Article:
Melissa Harris-Perry: You and the On the Media Producer, Micah Loewinger, recently broke some news after reviewing documents that indicated that there are current and former New York City law enforcement officers with ties to the Oath Keepers, which is a Far Right extremist group. Can you just say a bit about that reporting?
George Joseph: Sure, last week, a hacker breached into the servers of this extremist antigovernment group, the Oath Keepers, which had some of its members linked to the Capitol riots or insurrection on January 6th. When that hacker got those documents and records, he or she, we're not sure who the person is, gave them to a internet transparency collective, which publishes hacked records like this. They posted the documents online and my co-reporter and I, Micah Loewinger started going through, combing through the records. Particularly we were interested in are there current or former members of law enforcement and the military that are shown to be members of the Oath Keepers. Because this group has long prided itself on having that tactical military like prowess.
For those who remember seeing some of the people who were accused of storming the Capitol as part of the oath keepers, they were wearing a cammo military looking stuff, along side having the Oath Keeper symbol. When we went through these records and there are hundreds of them for people in New York, and thousands of them for people across the country. We did find that there were several active and former law enforcement personnel in them, at least the same names.
Unfortunately, when we called those people, they declined to confirm their status as active members of the Oath Keepers right now, but we did find matching names. Not only to police officers who were on the force today in New York City and across the state, but also corrections officers, jail guards, current and former in some cases. Quite a spectrum here in New York state.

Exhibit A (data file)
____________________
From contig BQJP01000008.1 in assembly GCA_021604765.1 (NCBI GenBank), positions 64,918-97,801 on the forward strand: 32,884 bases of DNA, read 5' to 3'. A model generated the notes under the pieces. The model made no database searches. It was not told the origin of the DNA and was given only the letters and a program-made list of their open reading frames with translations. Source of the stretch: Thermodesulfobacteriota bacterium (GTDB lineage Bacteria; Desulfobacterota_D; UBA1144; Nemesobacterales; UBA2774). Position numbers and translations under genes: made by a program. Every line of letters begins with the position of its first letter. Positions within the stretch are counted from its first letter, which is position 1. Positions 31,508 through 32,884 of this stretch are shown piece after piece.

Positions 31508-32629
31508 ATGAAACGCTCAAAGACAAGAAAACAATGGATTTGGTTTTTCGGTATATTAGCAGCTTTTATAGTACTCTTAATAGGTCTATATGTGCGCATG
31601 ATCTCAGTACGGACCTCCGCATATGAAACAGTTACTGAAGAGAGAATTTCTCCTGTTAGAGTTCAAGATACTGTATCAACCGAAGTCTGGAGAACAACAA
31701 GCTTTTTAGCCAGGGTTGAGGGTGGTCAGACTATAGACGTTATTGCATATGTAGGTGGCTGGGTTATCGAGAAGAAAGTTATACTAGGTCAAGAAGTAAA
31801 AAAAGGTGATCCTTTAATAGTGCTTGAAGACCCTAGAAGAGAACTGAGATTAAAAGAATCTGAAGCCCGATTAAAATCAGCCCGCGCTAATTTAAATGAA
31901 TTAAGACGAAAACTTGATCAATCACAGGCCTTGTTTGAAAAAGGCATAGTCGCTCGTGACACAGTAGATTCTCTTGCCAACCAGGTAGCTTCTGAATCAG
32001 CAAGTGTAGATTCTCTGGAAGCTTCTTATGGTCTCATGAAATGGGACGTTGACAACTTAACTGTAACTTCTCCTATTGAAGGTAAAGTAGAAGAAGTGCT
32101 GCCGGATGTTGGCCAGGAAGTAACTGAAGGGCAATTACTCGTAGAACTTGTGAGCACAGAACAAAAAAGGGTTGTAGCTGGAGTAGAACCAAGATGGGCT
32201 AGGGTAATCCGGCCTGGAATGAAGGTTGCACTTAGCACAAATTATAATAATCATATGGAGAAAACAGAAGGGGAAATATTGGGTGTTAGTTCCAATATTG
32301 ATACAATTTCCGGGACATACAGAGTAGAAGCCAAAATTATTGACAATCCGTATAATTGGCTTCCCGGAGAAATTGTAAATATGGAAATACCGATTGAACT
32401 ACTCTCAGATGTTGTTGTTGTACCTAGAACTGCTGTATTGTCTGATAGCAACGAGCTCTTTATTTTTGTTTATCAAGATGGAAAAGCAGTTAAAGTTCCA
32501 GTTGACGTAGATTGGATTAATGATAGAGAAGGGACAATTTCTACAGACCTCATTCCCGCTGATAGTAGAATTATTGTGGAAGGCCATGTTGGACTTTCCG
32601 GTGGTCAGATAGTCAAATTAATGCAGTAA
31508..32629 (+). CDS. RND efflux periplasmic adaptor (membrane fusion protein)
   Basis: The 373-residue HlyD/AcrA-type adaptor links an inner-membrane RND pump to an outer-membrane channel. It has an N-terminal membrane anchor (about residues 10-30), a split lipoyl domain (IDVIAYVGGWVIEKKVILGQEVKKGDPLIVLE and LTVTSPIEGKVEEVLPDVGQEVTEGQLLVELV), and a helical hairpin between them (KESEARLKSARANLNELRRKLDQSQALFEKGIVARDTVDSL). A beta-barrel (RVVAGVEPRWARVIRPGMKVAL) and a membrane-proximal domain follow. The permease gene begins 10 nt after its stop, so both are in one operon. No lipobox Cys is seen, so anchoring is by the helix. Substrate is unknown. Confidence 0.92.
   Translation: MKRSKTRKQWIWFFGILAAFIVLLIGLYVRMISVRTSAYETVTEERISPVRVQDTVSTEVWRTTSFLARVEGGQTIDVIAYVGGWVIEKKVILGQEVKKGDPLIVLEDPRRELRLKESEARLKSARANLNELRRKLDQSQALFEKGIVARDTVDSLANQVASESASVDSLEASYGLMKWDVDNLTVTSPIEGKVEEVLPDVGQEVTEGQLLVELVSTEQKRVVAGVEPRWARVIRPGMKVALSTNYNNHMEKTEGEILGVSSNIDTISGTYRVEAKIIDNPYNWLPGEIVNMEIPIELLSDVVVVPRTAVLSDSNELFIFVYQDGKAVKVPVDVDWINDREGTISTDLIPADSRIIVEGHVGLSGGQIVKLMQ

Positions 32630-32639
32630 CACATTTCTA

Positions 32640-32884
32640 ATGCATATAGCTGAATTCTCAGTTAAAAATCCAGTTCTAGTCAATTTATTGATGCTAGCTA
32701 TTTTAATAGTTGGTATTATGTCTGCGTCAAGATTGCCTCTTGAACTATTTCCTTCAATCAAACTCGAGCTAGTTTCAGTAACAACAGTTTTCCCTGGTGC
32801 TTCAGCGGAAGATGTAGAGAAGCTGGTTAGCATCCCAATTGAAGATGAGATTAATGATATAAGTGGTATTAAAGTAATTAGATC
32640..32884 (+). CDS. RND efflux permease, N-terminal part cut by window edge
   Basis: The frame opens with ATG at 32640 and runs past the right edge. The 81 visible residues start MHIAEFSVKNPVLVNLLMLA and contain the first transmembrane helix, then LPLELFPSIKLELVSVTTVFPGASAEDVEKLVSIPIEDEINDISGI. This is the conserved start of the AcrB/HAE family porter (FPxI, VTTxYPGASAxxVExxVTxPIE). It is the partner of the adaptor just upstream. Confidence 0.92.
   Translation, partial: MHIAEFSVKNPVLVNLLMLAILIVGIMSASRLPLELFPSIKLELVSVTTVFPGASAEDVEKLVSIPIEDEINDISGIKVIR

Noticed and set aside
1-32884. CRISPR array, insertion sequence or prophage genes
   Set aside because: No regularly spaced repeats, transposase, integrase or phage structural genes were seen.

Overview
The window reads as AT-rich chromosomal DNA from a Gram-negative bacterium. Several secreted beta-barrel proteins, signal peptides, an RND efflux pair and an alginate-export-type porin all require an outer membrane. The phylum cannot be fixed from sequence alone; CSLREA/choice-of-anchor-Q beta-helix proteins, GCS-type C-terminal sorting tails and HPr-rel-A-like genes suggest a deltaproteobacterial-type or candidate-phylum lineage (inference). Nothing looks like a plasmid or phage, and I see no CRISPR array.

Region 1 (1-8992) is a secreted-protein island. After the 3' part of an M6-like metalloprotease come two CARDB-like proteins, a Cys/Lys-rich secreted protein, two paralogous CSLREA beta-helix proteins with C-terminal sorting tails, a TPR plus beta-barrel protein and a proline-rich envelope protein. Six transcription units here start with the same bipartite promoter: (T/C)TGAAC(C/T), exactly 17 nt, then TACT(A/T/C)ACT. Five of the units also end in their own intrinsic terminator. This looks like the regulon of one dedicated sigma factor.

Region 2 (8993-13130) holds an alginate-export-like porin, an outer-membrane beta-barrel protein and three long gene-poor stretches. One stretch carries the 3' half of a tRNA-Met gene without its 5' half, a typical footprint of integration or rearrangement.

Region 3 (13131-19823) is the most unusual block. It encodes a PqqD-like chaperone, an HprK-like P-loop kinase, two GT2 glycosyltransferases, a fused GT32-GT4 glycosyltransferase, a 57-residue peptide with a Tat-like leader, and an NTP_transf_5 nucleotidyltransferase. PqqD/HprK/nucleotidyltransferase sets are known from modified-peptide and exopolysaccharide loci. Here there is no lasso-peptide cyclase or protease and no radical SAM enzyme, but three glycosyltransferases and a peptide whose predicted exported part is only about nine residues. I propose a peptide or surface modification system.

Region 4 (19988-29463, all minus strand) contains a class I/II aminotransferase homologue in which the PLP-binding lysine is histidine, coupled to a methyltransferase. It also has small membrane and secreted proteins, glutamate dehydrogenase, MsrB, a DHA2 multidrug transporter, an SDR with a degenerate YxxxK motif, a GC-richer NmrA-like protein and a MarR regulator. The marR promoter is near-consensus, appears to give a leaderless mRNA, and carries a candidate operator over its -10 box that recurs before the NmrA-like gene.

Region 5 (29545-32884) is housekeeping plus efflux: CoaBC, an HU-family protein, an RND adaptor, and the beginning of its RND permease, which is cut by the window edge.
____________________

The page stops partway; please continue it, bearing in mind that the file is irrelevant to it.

Melissa Harris-Perry: Do you see a main takeaway from that reporting, it's pretty jaw dropping?
George Joseph: I would say the takeaway is that, this issue of Far Right infiltration has been on people's minds for quite a while. What our elected officials are willing to do about this, how much they're willing to confront this issue is still unclear. When we presented our findings, the Mayor's office promised an immediate investigation, but also said later at a press conference, Mayor de Blasio said that a full department wide audit of the NYPD was not necessary.
He likened such a search for extremist ties to a McCarthy witch hunt, and to the gubernatorial level it's unclear to us what the governor is willing to do on that side of things. Whether she will do a more broad, comprehensive search beyond our initial findings is unclear. Because you've got to think that there are some people who didn't have their names in membership logs, but have these sorts of affiliations, perhaps more covertly. Are we as a government actually addressing this? That's one of the questions I have from this.
Melissa Harris-Perry: George Joseph law enforcement reporter for WNYC. Thank you for all of your reporting.
George Joseph: Thanks for having me. This was fun.